Archive for the 'General' Category


The globalised world of the Middle Ages

Last few days before my public inaugural lecture. I have spent today sourcing images of ibn Battuta, Aethelred pennies and the the shells from Border Cave. It will be quite a tour!

For those of you not in Norwich, you will be able to follow the lecture here.


society of africanist archaeologists, 2

At the recent SAfA conference, the team on the Cowries: an early global commodity research project presented work within the ‘Trans-Saharan trade’ session. You can see our Powerpoint here:

HaourChristieJaufar_session 17


Society of Africanist Archaeologists

Just back from the biennial meeting of SAfA, in Toulouse. Congratulations to the organisers (in Toulouse, Geneva and Brussels) for an excellent, rich programme.


The conference was for many of us – not least for EU migrants to the UK such as myself – cast under a gloomy cloud by the Brexit vote, but despite this it was good, as ever, to catch up with colleagues and friends.

Annalisa, Shiura and I did a cowrie-focused paper in the trans-Saharan session, and Didier and I chaired a Crossroads session (here HaourNDah_session 22 is the paper).


crossroads book






Here is an interview of the Maldives’ first archaeologist. Do look out for our paper at the Society of Africanist Archaeologists meeting in Toulouse, in which we will outline the preliminary findings from our 2016 field season, and the significance to West African archaeology…



new publication

A new publication by team member Olivier G. The World Is Like a Beanstalk: Historicizing Potting Practice and Social Relations  in the Niger River Area. 


My interest in the history of  local pottery traditions in the Niger Valley was recently reactivated. As part of the “Crossroads of  Empires” European Research Council project (Haour et al. 2011), I made a systematic study of craft activities  along the Beninese bank of the Niger River and identified the southern boundary of the polychrome pottery production zone, as well as some two- or three-generations-old vessels whose shape and décor strongly evoked vessels illustrated in Y. Urvoy (1955). … The time had come to reconsider the data collected in Niger between 2002 and 2010, and to confront them with those collected in Benin since 2011.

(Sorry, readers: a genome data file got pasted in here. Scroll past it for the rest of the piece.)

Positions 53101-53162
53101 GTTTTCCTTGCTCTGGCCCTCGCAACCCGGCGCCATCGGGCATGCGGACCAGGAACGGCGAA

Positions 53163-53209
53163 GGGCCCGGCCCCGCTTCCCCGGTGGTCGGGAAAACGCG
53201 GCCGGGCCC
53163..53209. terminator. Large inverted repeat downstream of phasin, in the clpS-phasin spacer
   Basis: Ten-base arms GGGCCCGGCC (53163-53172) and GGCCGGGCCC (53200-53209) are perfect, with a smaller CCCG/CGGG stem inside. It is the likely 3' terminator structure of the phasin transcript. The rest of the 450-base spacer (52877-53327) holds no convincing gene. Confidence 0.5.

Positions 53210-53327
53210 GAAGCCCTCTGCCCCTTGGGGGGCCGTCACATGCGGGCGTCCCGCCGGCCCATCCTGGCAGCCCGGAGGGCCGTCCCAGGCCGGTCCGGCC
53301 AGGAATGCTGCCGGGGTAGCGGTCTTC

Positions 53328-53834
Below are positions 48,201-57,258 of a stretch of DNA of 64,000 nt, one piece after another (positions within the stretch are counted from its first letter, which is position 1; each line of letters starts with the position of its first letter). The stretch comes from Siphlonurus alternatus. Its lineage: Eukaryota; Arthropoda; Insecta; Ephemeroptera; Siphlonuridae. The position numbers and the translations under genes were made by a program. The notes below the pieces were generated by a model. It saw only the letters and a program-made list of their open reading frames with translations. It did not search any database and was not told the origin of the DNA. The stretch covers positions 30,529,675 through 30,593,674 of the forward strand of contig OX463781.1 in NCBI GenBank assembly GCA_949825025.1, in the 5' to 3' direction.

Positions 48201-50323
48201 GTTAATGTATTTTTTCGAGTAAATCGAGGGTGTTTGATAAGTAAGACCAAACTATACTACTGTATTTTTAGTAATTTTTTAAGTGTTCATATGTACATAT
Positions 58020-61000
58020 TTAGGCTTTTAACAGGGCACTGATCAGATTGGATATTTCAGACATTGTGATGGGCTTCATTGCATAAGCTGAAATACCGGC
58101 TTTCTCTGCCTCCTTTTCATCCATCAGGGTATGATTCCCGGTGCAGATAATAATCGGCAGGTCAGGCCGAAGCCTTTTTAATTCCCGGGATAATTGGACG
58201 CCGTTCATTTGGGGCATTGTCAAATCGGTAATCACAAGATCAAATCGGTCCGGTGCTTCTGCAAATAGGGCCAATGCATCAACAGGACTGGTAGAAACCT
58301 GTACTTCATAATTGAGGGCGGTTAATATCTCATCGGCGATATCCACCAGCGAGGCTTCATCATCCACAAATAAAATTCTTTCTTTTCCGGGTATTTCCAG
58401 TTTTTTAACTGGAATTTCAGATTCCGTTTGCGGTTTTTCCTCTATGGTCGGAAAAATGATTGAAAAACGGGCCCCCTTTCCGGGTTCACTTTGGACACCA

This is also the time to thank Olivier who, while in Dendi with us, supplied the archaeologists’ base camp with two polychrome jars from Ouna which kept our drinks nicely chilled.




new publication

Our paper offering an overview of four years’ work in northern Bénin is now out in AntiquitySee some of our results and, later, read the project book where we develop and refine them.

And farewell to Florence who has helped see the book through the past eight months, and all best in the new job.

About this blog

This blog has been set up to chart the activities and research findings of two projects led by Anne Haour, an archaeologist from the Sainsbury Research Unit at the University of East Anglia, United Kingdom.

The first project, called Crossroads, brings together a team of archaeologists, historians and anthropologists studying the Niger Valley where it borders Niger and Bénin (West Africa). We are hoping to shed more light on the people that inhabited the area in the past 1500 years and to understand how population movements and craft techniques shaped the area's past.

The second project, called Cowries, examines the money cowrie, a shell which served as currency, ritual object and ornament across the world for millennia, and in medieval times most especially in the Maldive Islands of the Indian Ocean and the Sahelian regions of West Africa. We hope to understand how this shell was sourced and used in those two areas.

These investigations are funded by the European Research Council as part of the Starting Independent Researcher Programme (Seventh Framework Programme – FP7) and by the Leverhulme Trust as a Research Project Grant. The opinions posted here are however Anne Haour's own!

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September 2016
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